Harrisburg Pennsylvania is bordered by the Susquehanna River, a wide water way used for pleasure in the summer. This same river covers with ice in the winter when we experience the cold temperatures we have had the last month. In Harrisburg there is an ordinance against being on the ice. Even with that in place almost everyday someone decides they want to be stupid and walk on it anyways. River ice does not lay flat like pond ice, it humps up and sometimes builds mounds eight to ten feet high, the water also continues to flow under the ice. With the channels and currents some parts do not freeze like others making this a very dangerous situation.
This January has been no exception, it seems like almost every day we are responding to the river for people on the ice, when we do this we tie up three to four rigs and 9 to 13 men because someone felt they needed to show their stupidity to the city and television audience (local news). Being Harrisburg firefighters we are the first to respond to the river when an incident occurs often waiting 30 minutes or more before a water rescue company makes it's way to the scene. Because of this it is important for us to train for these situations and be prepared to assist in a safe manner. In the last few years we have increased our equipment cache and training to have these skills and provide a high level of professional service the citizens and visitors of Harrisburg have come to rely on and deserve.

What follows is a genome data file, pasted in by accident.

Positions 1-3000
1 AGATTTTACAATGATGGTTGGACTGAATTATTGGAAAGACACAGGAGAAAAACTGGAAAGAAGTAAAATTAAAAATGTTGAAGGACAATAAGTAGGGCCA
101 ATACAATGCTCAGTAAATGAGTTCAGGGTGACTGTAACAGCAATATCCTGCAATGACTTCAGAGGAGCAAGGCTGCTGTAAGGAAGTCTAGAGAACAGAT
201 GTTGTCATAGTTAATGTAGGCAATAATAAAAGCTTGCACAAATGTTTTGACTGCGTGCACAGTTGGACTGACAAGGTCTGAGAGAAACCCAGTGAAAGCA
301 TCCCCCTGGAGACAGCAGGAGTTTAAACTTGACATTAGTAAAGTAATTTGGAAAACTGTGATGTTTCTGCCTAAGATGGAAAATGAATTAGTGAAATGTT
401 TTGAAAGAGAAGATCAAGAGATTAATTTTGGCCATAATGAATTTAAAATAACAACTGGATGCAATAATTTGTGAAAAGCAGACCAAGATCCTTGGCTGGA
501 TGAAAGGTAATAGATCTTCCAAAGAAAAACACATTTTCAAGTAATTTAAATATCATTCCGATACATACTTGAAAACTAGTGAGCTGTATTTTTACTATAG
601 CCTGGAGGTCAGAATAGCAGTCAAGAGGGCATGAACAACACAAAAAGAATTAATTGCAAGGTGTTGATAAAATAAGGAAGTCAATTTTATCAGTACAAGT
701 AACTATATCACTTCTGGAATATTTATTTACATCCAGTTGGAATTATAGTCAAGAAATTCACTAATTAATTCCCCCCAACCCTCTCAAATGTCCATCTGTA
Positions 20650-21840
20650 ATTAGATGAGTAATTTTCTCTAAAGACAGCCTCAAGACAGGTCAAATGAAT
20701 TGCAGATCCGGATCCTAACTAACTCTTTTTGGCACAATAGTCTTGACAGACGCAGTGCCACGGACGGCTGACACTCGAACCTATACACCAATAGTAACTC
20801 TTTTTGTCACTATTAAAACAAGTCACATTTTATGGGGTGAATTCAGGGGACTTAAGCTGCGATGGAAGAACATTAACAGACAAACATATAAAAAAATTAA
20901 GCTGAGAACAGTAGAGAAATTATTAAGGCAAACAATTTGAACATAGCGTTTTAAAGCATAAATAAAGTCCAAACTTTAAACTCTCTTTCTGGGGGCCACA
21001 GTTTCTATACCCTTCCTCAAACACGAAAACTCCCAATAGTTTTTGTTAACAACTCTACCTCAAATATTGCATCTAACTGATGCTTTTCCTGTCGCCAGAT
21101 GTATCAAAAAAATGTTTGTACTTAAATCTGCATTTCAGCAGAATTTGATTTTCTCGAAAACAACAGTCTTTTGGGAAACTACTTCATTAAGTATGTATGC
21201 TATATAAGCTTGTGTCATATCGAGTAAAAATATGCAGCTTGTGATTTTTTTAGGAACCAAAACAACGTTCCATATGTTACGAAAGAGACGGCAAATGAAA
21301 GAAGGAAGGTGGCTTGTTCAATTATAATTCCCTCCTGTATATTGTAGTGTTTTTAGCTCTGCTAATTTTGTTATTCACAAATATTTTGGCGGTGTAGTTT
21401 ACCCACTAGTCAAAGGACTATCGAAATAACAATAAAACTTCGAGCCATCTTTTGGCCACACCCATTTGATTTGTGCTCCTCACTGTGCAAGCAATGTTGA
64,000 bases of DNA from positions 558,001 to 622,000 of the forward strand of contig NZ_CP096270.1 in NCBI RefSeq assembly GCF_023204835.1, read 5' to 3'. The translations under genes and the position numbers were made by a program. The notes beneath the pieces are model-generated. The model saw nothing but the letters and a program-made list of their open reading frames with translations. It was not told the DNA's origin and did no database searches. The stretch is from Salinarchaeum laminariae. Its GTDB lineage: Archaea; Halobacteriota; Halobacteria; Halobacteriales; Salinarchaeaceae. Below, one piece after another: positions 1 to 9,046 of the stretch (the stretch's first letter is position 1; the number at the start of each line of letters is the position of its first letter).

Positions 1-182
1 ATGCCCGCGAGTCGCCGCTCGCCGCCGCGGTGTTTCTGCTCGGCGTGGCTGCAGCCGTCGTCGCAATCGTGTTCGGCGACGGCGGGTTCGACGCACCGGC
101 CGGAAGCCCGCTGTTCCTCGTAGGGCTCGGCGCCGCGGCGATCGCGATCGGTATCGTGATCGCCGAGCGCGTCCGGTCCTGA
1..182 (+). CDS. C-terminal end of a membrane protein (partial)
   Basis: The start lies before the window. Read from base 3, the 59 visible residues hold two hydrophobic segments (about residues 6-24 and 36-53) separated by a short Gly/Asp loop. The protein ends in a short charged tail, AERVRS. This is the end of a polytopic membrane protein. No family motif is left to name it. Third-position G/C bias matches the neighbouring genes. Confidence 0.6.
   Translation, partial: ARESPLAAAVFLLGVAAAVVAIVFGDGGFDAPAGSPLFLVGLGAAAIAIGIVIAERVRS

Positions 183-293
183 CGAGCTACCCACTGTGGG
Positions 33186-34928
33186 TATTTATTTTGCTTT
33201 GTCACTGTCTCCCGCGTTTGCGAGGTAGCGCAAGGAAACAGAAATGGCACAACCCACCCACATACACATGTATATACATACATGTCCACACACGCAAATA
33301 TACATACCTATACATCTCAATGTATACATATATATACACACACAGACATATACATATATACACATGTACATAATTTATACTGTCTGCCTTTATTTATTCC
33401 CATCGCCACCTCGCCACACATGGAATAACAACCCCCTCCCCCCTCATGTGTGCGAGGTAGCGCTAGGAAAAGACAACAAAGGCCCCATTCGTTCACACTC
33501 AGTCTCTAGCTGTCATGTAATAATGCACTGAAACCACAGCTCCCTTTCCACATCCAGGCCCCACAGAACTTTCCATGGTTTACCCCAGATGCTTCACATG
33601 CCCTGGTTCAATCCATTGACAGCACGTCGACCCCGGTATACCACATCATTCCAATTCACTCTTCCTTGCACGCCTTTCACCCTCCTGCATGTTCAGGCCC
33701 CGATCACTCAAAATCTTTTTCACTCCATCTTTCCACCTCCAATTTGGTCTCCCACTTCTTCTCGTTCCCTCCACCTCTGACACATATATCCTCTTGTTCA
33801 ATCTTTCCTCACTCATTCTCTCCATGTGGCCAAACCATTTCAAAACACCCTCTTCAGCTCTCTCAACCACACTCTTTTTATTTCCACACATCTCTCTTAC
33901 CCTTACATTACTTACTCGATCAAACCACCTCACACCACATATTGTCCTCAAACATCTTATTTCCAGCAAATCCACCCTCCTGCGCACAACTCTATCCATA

Last week we took the opportunity to go out to a lake in the City and practice these skills on a Platoon level. In the first photo Firefighters John Peskie and Deshawn Dennis work there way out to a down person on the sled, once arriving at the victim they secured the individual into the sled and had the shore based rescue crews haul them in the sum 200 plus feet they went out. In the last photograph Leon Cliatt is one of two firefighters dressed on shore as a back up crew during the evolution in case anything goes wrong. All three of the firefighter in the photos work on Wagon 3, B Platoon, the patient in the sled was Lt. Doug Bair, Squad 8, B Platoon.